Mr. MORGAN. There is no competition whatsoever as far as the intercoastal trade is concerned.

Mr. THOMPSON. I think perhaps that is a good place for the legal adviser to check for us. Will you check that, Mr. Drewry, to see whether this committee could legally, if they concluded it was wise, recommend that there be no tolls on intercoastal shipping?

Mr. DREWRY. Yes, sir. I will bring up, right at this point, too, Mr. Chairman, a point which has been mentioned to me, a legal point in regard to the treaty, and within the interpretations of international law generally, that there is considerable opinion that the force and effect of treaties will expire as a result of change in circumstances. That will be an awfully hot potato to handle but it is an interesting point which I think we should explore here in connection not only with the intercoastal question but the whole question generally.

Mr. THOMPSON. At the expiration of the present treaty?

Mr. DREWRY. A treaty after a certain period of time, if the conditions are changed sufficiently, the treaty no longer needs to be followed unless there is some definite time limit set in it. That is a strange point to me but it was brought up by a lawyer of some considerable background in international law.

Mr. MILLER. It does seem to me that there is something fundamentally wrong about a situation where American shipping pays a profit to a private concern to go through the Suez Canal and yet we are giving the very people who may be drawing that—that is, Egypt may be the only one that does it as a nation, I do not know-at any rate, other people come along and use our Canal, the Canal we bled and died to create and protect. Maybe we charge them a fair return; maybe we do not. But at least our own people pay the very same price for using it that the people pay who have no interest in it, made no sacrifice for, or pay no taxes on, or anything else.

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What is fair for one nation ought to be fair for another. If the Suez Canal were run on a nonprofit, or pay a reasonable return basis, a 3 percent return on investment, or something like that, if that were the way all the waterways in the world were run, I would see some justification in it. But it does not seem to me that it is fair to try to treat it like you would the Soo Canal which is entirely our own proposition like a State road, or something.

I would like to know whether we can make such a recommendation and say it would not be violating international law.

Mr. THOMPSON. Will you find that out?
Mr. DREWRY. Yes, sir.

Mr. THOMPSON. If I understood you correctly, Mr. Morgan, your feeling is that our problem is to a considerable extent accounting.

Mr. MORGAN. I think so.

Mr. THOMPSON. And the segregation of the proper expenses of operating in commercial arteries of traffic. It might well be paid for in tolls. For instance, the cost of national defense. I think you mentioned that. And the share of the interest which should be chargeable to the national defense proportionately.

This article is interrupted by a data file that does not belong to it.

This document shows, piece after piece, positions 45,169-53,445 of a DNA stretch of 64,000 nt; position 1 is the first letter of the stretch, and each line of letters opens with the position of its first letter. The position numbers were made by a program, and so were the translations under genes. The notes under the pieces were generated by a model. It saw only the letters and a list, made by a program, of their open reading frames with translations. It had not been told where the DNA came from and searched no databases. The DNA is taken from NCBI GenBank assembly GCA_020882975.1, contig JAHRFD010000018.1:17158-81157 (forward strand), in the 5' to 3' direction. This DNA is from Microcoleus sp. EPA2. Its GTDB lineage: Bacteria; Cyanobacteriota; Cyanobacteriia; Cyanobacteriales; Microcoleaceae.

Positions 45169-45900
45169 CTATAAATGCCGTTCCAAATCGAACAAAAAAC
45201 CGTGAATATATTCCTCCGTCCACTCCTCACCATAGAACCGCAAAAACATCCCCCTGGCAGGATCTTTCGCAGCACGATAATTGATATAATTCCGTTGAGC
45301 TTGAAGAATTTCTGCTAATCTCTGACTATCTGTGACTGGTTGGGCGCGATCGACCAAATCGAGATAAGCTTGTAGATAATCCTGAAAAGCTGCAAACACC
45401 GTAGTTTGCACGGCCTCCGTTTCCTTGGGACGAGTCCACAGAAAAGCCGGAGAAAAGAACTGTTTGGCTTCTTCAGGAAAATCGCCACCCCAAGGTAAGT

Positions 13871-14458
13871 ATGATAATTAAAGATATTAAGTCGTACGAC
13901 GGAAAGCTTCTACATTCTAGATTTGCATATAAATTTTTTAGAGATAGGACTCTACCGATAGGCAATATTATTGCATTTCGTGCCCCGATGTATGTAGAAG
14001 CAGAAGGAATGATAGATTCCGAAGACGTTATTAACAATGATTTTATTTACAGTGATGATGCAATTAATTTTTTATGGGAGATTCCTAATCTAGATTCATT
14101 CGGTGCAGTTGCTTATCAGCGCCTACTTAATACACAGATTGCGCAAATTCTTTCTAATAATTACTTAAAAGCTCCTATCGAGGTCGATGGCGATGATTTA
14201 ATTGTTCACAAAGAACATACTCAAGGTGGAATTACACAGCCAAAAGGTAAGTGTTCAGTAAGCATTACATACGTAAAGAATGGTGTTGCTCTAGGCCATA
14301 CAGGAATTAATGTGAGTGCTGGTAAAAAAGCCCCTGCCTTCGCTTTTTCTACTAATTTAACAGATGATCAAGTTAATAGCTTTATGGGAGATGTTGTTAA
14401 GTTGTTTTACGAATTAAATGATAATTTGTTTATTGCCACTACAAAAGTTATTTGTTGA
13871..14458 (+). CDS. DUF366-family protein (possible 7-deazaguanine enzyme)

Mr. MORGAN. I was thinking primarily of the method that the accountants apparently have of charging the annual expense of the capital cost, that is, the interest, like world shipping, which traditionally the American industry pays about 60 percent of that, the intercoastal segment of the industry, a very substantial part.

I do not know at the moment just what the part is, but it is substantial.

Mr. FUGATE. Have you given thought to any plan whereby you could arrive at something that would be reasonable in making a division or separation of tolls?

Mr. MORGAN. This study that we did last year—and I am sorry to say that the author of the study is now the Director of Trade and Fiscal Policies for ECA and is not available to go on with his workhe said that he expects he will be finished with that job next month or the month after and will then be available again.

He has really much more detailed knowledge of the accounts and the available information than I have. He concluded that a 54 cent rate, 54 cents a ton, plus forgiveness of tolls for the intercoastal trade, would cover

Mr. FUGATE. That is on the basis of 40-60 percent?
Mr. MORGAN. No.
Mr. FUGATE. Sixty percent of ninety is fifty-four.
Mr. MORGAN. Yes.

Mr. FUGATE. Or a rate of 90 cents per ton. Fifty-four cents a ton would be 60 percent of your 90.

Mr. MORGAN. That is right.

Mr. FUGATE. How did he break it down into 40-60? Do you know on what basis he arrived at those figures? Was that purely an arbitrary figure or did he have a basis for it?

Mr. MORGAN. He had a basis, as I understand it, of excluding the interest expense. The 54 cents per ton would then cover the operating expenses of the Canal.

Mr. Miller. If you ignored the $15,000,000 entry charges.

Mr. MORGAN. A 40-percent cut. I am not advocating that, because I do not know really what you gentlemen will find out wben you get down there and get into the accounting. I do not know whether the attitude of the War Department is the same today as it was last year, but they volunteered no information.